Tahlequah is a city in Cherokee County, Oklahoma, United States located at the foothills of the Ozark Mountains. It was founded as a capital of the original Cherokee Nation in 1838 to welcome those Cherokee forced west on the Trail of Tears. The city's population was 15,753 at the 2010 census. It...

, for the festivities. It also publishes the Cherokee Phoenix
Cherokee Phoenix
The Cherokee Phoenix was the first newspaper published by Native Americans in the United States and the first published in a Native American language. The first issue was published in English and Cherokee on February 21, 1828, in New Echota, capital of the Cherokee Nation . The paper continued...

, the tribal newspaper, published in both English and the Sequoyah syllabary. The Cherokee Nation council appropriates money for historic foundations concerned with the preservation of Cherokee Culture.

The Cherokee Nation also supports the Cherokee Nation Film Festivals in Tahlequah, Oklahoma and participates in the Sundance Film Festival
Sundance Film Festival
The Sundance Film Festival is a film festival that takes place annually in Utah, in the United States. It is the largest independent cinema festival in the United States. Held in January in Park City, Salt Lake City, and Ogden, as well as at the Sundance Resort, the festival is a showcase for new...

 in Park City, Utah
Park City, Utah
Park City is a town in Summit and Wasatch counties in the U.S. state of Utah. It is considered to be part of the Wasatch Back. The city is southeast of downtown Salt Lake City and from Salt Lake City's east edge of Sugar House along Interstate 80. The population was 7,558 at the 2010 census...

.

Eastern Band of Cherokee Indians




The Eastern Band of the Cherokee Indians in North Carolina, led by Chief Michell Hicks,
hosts over a million visitors a year to cultural attractions of the 100 square miles (259 km²) sovereign nation. The reservation, the "Qualla Boundary
Qualla Boundary
The Qualla Boundary is the territory where the Eastern Band of Cherokee Indians reside in western North Carolina.-Location:...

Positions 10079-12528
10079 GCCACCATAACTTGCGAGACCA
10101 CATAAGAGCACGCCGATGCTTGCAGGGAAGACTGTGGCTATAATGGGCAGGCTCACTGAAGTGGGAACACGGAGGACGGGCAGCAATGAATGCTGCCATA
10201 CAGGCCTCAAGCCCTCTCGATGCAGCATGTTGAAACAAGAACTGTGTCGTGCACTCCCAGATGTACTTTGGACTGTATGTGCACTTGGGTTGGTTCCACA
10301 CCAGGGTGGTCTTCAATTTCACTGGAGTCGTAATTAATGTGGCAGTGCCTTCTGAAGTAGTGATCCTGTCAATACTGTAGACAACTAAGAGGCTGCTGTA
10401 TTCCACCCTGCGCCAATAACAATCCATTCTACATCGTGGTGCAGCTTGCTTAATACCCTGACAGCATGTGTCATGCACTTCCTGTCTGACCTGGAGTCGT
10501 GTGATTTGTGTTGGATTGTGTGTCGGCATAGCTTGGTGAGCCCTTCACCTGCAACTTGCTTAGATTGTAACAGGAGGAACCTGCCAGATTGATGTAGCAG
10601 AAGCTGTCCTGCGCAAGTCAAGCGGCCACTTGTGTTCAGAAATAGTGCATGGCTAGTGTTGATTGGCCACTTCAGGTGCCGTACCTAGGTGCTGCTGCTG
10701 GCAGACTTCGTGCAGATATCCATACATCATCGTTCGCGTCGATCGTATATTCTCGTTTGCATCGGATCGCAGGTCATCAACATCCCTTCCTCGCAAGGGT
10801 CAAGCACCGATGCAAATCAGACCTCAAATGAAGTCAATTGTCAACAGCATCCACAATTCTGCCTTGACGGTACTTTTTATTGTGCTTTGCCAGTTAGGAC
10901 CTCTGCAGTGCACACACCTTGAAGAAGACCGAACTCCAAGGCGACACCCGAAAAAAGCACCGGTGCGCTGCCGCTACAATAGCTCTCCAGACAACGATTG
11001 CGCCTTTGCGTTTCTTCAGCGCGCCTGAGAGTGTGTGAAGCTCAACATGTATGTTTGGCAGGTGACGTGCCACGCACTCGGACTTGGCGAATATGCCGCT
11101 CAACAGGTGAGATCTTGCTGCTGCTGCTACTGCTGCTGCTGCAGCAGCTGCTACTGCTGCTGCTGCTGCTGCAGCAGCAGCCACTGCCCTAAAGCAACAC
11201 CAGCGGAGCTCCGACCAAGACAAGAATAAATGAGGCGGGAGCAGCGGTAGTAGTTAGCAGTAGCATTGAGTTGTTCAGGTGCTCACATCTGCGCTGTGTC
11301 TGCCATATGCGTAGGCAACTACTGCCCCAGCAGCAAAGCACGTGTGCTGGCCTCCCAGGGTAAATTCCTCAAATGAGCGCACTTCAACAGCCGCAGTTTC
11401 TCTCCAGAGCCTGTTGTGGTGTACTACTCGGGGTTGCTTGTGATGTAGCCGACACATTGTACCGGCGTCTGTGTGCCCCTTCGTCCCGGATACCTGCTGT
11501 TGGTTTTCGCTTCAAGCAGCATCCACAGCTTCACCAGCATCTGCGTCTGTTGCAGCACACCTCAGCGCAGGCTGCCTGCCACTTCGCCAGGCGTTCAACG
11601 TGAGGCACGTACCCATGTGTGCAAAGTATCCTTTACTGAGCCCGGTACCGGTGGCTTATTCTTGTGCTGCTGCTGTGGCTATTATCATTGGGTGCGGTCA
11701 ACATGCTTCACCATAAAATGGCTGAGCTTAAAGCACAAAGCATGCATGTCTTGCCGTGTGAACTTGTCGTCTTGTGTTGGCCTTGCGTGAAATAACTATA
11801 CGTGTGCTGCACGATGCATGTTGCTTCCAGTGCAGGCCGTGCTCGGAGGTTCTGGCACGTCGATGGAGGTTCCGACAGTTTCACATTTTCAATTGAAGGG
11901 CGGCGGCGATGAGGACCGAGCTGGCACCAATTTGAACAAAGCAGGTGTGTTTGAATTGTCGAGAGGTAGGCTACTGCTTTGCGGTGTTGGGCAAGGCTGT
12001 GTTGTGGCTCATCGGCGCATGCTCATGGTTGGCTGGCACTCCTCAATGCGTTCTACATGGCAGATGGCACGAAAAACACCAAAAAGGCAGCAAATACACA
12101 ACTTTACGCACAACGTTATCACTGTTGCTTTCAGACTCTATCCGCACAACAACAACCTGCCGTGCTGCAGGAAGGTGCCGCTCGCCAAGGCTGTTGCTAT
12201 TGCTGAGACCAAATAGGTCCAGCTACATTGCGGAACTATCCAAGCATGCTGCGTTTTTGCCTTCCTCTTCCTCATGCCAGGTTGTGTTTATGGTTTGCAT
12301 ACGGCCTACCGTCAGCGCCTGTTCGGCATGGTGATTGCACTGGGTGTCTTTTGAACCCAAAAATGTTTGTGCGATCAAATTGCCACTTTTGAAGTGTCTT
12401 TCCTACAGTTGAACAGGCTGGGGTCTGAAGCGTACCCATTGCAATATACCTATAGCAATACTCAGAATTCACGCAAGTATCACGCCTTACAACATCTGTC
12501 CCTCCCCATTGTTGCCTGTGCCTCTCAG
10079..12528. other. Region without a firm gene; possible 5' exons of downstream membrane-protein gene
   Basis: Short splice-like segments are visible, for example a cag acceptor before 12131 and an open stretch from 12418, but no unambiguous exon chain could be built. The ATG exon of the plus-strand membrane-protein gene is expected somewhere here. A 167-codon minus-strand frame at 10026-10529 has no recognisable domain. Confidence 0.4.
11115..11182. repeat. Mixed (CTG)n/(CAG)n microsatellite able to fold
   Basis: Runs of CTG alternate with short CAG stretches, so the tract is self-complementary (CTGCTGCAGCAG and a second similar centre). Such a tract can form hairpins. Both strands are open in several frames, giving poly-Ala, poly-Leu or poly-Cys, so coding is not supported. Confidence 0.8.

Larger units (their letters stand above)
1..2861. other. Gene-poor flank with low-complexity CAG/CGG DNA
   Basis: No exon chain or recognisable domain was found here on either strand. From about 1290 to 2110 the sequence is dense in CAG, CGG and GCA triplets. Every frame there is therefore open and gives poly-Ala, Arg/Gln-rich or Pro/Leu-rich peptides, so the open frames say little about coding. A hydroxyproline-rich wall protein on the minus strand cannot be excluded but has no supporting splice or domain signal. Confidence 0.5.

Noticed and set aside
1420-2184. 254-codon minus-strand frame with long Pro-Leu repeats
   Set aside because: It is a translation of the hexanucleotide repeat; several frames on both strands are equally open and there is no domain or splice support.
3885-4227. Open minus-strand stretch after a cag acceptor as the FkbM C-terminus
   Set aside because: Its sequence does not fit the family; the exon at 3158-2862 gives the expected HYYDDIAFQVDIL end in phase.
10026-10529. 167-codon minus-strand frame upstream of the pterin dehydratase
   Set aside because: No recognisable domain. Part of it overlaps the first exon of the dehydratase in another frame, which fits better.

", has a population of over 8,000 Cherokee, primarily direct descendants of Indians who managed to avoid “The Trail of Tears”.

Attractions include the Oconaluftee Indian Village, Museum of the Cherokee Indian, and the country’s oldest and foremost Native American crafts cooperative. The outdoor drama Unto These Hills
Unto These Hills
Unto These Hills is an outdoor historical drama staged annually at the 2800-seat Mountainside Theatre in Cherokee, North Carolina. It is the second oldest outdoor historical drama in the United States, after The Lost Colony in Manteo, North Carolina...

, which debuted in 1950, recently broke record attendance sales. Together with Harrah’s Cherokee Casino and Hotel, Cherokee Indian Hospital and Cherokee Boys Club, the tribe generated $78 million dollars in the local economy in 2005.

United Keetoowah Band of Cherokee Indians




The United Keetoowah Band of Cherokee Indians formed their government under the Indian Reorganization Act
Indian Reorganization Act
The Indian Reorganization Act of June 18, 1934 the Indian New Deal, was U.S. federal legislation that secured certain rights to Native Americans, including Alaska Natives...

 of 1934 and gained federal recognition in 1946. Enrollment into the tribe is limited to people with a quarter or more of Cherokee blood. Many members of the UKB are descended from Old Settlers – Cherokees who moved to Arkansas and Indian Territory before the Trail of Tears. Of the 12,000 people enrolled in the tribe, 11,000 live in Oklahoma. Their chief is George G. Wickliffe. The UKB operate a tribal casino, bingo hall, smokeshop, fuel outlets, truck stop, and gallery that showcases art and crafts made by tribal members. The tribe also issues their own tribal vehicle tags.